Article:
Fire Fighting in Canada

Headlines News
Inquest expected to call for OFM to expedite sprinklers

May 17, 2012, Midhurst, Ont. – The lawyer for the City of Orillia and its fire department is proposing a package of recommendations to the jury in the Muskoka Heights inquest that calls on the fire marshal to accelerate multiple changes to better protect seniors.

May 17, 2012
By Laura King

May 17, 2012, Midhurst, Ont. – The lawyer for the City of Orillia and its fire department is proposing a package of recommendations to the jury in the Muskoka Heights inquest that calls on the fire marshal to accelerate multiple changes to better protect seniors.

Among the recommendations that lawyer John Saunders will urge the jury to consider are the expedited implementation of mandatory sprinklers in all retirement homes, stronger enforcement of fire-code violations through ticketing and fines, mandatory alarm-monitoring systems, expanded train-the-trainer programs for retirement home workers, quicker completion of a technical review on fire-safety for seniors, and updating of the fire code to comply with current legislation.

“Sprinklers,” Saunders said Wednesday during a break in the inquest. “The big thing for us is the timeframe. We say the fire code should be amended by end of December and then put a five-year implementation period on [retrofitting].”

Sprinklers are mandatory in new retirement homes but older homes are not required to be retrofitted. The Ontario Association of Fire Chiefs has been calling for mandatory retrofitting, and the OFM has launched a technical review of fire-safety for homes for seniors just before the inquest began in April. The review is expected to take several months.

Advertisment

Saunders noted that the OFM formed an advisory committee in 1999 to look at sprinklers in care occupancies, as well as training and fire safety plans. There was another public consultation in 2010, with 234 responses. A report on that process was released in April and coincided with the announcement of the technical review.

“The earliest that legislation would be changed is by end of next year,” Saunders said, “so December 2013, and with a five-year implementation [to retrofit] it would take you to 2019 – 20 years after the initial committee.”

Saunders also wants increased enforcement of the fire code in homes for seniors, with more violations subject to tickets and fines.

“A ticket would be an increased deterrent and a way to change behavior,” he said.

Other proposed recommendations include:

• Harmonizing the fire code to ensure common language and consistency with the building code, the long-term care and retirement homes acts, and the Residential Tenancies Act.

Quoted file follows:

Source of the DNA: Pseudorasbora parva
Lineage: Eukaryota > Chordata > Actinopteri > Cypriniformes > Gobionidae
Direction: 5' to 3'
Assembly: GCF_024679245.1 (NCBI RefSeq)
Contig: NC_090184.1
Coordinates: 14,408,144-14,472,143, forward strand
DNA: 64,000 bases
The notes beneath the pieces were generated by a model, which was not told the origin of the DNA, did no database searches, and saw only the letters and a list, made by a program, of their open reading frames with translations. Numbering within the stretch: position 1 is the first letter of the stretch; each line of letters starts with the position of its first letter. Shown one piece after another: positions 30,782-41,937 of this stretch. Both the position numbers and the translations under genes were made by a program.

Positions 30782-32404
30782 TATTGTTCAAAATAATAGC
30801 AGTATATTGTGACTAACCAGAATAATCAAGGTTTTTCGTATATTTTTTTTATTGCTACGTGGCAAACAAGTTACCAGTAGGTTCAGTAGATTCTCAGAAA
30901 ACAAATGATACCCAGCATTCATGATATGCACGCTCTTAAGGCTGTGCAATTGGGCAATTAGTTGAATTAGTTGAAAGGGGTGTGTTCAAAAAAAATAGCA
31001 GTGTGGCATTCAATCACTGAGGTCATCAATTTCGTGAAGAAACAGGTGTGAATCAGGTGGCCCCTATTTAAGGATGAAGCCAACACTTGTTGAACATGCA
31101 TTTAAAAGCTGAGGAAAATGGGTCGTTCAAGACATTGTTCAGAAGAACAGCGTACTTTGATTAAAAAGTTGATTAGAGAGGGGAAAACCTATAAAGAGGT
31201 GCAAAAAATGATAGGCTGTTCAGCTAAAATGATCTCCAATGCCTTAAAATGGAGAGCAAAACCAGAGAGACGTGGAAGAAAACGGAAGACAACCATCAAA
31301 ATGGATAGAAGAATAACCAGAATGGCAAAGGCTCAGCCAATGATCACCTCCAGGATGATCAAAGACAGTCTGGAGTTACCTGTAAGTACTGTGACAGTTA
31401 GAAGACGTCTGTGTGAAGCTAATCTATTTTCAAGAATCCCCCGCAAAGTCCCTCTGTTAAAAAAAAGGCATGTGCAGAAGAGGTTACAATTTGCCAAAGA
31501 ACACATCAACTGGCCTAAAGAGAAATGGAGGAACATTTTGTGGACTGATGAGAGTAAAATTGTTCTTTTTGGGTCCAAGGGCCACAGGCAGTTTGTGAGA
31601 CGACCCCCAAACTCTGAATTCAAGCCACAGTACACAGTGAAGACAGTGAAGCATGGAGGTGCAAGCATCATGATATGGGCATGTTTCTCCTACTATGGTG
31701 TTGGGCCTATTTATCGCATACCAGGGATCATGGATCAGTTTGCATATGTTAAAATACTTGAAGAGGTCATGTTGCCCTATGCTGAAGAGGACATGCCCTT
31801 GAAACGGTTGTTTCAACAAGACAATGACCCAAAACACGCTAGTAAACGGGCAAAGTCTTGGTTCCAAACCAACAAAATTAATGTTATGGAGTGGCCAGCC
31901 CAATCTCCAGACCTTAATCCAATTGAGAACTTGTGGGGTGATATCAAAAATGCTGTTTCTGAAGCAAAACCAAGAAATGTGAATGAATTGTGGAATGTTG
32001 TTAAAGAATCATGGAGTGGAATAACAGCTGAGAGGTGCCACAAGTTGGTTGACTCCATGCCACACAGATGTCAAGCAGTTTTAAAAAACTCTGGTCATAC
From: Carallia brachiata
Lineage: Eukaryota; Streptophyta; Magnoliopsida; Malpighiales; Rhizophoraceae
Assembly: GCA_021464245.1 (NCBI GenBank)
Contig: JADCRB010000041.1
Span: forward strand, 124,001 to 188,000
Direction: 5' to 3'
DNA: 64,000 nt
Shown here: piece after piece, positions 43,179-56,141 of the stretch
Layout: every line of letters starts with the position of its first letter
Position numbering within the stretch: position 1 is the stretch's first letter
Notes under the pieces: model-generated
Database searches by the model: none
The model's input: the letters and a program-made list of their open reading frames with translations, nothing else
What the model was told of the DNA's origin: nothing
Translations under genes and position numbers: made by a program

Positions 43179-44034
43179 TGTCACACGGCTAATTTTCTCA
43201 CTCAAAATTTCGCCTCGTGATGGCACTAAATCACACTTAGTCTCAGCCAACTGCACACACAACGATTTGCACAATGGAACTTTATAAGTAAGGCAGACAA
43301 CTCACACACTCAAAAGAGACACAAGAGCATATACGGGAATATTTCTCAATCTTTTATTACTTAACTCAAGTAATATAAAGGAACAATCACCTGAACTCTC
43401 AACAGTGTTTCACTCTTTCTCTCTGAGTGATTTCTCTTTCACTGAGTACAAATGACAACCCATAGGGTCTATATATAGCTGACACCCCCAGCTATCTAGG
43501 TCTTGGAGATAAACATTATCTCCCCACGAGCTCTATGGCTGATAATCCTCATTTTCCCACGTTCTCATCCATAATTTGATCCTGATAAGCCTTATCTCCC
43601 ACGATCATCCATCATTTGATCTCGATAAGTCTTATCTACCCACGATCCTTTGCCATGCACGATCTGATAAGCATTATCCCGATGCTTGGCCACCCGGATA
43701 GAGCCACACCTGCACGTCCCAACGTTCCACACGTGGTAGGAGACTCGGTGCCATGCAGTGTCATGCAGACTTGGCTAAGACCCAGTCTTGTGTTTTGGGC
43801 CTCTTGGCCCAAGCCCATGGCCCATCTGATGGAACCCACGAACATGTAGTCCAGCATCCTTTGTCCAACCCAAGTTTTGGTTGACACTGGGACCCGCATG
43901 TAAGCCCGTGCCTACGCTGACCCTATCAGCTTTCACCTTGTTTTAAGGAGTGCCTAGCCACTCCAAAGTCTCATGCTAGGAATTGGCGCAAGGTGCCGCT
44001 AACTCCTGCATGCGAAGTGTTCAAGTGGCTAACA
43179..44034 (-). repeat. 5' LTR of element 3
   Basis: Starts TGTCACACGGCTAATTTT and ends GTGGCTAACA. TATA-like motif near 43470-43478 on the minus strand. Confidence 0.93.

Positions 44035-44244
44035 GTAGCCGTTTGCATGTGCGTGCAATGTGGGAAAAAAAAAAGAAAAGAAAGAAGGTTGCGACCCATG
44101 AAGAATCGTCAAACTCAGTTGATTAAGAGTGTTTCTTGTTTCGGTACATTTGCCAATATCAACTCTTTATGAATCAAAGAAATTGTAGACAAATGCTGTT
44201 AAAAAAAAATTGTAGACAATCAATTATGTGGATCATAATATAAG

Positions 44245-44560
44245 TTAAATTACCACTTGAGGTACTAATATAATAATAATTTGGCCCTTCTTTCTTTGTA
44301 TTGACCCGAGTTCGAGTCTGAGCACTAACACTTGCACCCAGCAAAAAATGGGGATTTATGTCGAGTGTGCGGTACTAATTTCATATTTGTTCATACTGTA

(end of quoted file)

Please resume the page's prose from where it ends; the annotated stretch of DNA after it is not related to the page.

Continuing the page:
• Mandatory alarm systems for seniors homes with direct access to the fire department or systems monitored by alarms companies.

• Expediting the time frame to complete the OFM’s technical review for fire safety in seniors homes.

• Calling on the OFM and the Ontario Fire College to explore alternatives – such as webinars and video training – to the delivery of train-the-trainer courses for employees of seniors homes.

• A more user-friendly section of the OFM website for owners/employees of retirement homes that provides items such as checklists for the annual review of fire safety plans, and tools for assessing cognitive and physical capabilities of residents as they relate to the ability to evacuate the building in an emergency; templates for templates for conducting fire drills.

Lawyers representing all parties with standing at the inquest will outline their proposed recommendations to the jury next Wednesday.

Saunders noted yesterday that three coroner’s inquests have all recommended mandatory sprinklers and fire-alarm systems in seniors homes and said the province is dragging its feet on the issue.

OFM engineer Al Suleman testified on Tuesday that earlier recommendations for mandatory sprinklers “raised significant cost and disruption to residents” and said some homes would have shut down had they been forced to retrofit.

“What is the official position of the OFM with regard to retroactive sprinklers? Do you support them or not?” Saunders asked.

“Yes, we support sprinklers in the tool box in consideration of a systems approach,” Suleman said.
Saunders noted that since the Muskoka Heights inquest began in April the OFM has launched a seven-week review of proposed amendments to the Ontario Fire Code, and the technical review of the safety in seniors homes.

“So if they can ram through amendments to the fire code, why can't we ram through a couple of these other things like sprinklers that three coroners juries have recommended?

“Al Suleman said to his knowledge no one has ever died in a sprinklered facility.”